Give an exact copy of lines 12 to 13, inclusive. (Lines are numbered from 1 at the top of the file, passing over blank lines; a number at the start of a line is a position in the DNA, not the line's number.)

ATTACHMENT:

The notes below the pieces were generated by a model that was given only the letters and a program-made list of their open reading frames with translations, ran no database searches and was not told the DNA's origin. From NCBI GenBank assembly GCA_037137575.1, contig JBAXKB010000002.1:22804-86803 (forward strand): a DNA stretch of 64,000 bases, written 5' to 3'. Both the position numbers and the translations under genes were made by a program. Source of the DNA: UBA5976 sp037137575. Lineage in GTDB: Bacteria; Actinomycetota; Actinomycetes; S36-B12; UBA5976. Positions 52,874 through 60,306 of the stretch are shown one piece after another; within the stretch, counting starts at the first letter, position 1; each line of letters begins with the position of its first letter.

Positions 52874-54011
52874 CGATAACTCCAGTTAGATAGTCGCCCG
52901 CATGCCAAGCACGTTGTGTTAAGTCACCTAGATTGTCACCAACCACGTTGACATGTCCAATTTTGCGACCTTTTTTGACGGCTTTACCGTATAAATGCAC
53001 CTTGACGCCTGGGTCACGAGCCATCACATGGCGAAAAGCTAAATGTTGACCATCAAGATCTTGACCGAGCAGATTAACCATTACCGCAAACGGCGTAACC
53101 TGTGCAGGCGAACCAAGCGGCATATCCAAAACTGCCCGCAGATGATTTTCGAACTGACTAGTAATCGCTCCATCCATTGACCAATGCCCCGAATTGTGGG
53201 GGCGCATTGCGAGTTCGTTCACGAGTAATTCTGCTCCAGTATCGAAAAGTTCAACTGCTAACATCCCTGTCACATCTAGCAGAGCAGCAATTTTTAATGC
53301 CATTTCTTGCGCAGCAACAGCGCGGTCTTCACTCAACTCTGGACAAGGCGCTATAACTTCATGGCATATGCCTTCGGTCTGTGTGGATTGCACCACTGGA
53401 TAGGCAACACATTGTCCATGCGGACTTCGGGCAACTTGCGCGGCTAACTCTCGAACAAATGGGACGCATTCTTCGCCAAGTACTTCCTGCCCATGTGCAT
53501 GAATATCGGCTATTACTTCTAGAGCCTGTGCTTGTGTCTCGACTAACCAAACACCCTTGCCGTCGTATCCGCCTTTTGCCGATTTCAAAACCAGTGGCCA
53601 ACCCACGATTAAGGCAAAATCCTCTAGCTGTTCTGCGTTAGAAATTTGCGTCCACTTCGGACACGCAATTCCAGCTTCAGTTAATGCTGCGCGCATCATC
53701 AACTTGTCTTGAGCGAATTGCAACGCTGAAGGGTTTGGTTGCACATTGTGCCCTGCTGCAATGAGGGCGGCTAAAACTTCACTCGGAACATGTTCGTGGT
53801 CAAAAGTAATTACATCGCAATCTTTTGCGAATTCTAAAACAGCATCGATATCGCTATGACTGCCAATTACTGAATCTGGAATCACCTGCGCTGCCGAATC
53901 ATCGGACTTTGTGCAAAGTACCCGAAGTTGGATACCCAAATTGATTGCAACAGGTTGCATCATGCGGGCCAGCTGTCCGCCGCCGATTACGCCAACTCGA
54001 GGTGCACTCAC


53701 AACTTGTCTTGAGCGAATTGCAACGCTGAAGGGTTTGGTTGCACATTGTGCCCTGCTGCAATGAGGGCGGCTAAAACTTCACTCGGAACATGTTCGTGGT
53801 CAAAAGTAATTACATCGCAATCTTTTGCGAATTCTAAAACAGCATCGATATCGCTATGACTGCCAATTACTGAATCTGGAATCACCTGCGCTGCCGAATC